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Wednesday, September 20, 2017

Movies I Watched with My Sister Antoinette

You do not know how you will remember your loved ones until after they have died.

I suffer from a degree of "face blindness" – I find it difficult to recognize faces. And yet my mind spontaneously resurrects my sister's at least once a day. It's as if my consciousness had hands and were running over every pore, her tweezed brows, her green eyes, her fine nose, her sarcastic smile. Sometimes she is a bean-pole teenager. Sometimes a lush, young siren. Then a matron, weighing more than I, which is more than I ever thought my sister would weigh. As I emerge from a car, she looks down from the balcony, smiling an unselfconscious, friendly greeting. I had not seen her in a month. I wish I could return her smile, but I gasp. What a brain tumor can do to a woman's appearance. And then she is gone, and my day continues.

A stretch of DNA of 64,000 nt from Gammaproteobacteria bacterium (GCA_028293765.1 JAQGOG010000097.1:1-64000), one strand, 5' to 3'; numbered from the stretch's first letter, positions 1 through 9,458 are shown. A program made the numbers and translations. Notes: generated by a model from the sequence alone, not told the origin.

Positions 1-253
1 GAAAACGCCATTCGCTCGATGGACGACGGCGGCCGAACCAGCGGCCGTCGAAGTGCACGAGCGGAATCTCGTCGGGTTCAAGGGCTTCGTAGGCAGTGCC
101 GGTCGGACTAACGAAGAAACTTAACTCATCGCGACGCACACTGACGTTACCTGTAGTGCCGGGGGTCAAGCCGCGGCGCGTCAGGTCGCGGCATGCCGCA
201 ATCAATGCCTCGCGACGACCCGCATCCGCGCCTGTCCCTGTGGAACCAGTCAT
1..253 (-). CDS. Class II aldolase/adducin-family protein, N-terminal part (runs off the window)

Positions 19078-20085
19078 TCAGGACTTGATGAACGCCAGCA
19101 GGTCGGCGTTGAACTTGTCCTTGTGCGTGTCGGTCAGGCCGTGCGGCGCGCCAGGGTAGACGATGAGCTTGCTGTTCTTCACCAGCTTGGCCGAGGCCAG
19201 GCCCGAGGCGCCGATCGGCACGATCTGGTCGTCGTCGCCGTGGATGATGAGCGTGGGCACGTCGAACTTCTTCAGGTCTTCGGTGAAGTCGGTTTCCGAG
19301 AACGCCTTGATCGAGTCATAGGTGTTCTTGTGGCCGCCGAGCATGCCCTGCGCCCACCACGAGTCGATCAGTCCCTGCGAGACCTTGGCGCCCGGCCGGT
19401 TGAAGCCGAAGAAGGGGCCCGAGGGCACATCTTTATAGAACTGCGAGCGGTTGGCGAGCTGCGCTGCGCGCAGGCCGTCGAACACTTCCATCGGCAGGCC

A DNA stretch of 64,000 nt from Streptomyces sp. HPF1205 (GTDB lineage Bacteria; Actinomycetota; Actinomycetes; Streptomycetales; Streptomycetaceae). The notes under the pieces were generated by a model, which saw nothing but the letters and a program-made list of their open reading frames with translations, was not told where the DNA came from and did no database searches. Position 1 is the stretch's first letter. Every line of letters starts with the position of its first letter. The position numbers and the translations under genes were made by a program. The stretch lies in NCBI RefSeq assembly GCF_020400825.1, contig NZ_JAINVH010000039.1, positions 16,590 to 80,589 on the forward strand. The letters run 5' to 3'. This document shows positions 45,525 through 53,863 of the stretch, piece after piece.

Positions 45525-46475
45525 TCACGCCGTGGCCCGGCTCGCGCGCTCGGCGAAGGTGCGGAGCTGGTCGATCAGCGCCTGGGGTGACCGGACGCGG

September 23 is her second birthday since her death.

Had I died first, she wouldn't think of me for more than a week. I am ashamed for missing her so much.

Our relationship was imperfect.

A kind of memory I never predicted has punctuated my days. "I watched that movie with Antoinette."

Here are some of the movies we watched together.

* "GONE WITH THE WIND" 1939 Victor Fleming
Vivien Leigh, Clark Gable, Leslie Howard, Olivia De Havilland, Hattie McDaniel, Butterfly McQueen

She read the book first, then I read it. It was the 1967 Pocketbook paperback, with a sky-blue cover. She probably read it in a couple days. As a teenager, she read Cervantes' "Don Quixote," also about a thousand pages long, in the original, seventeenth-century Spanish.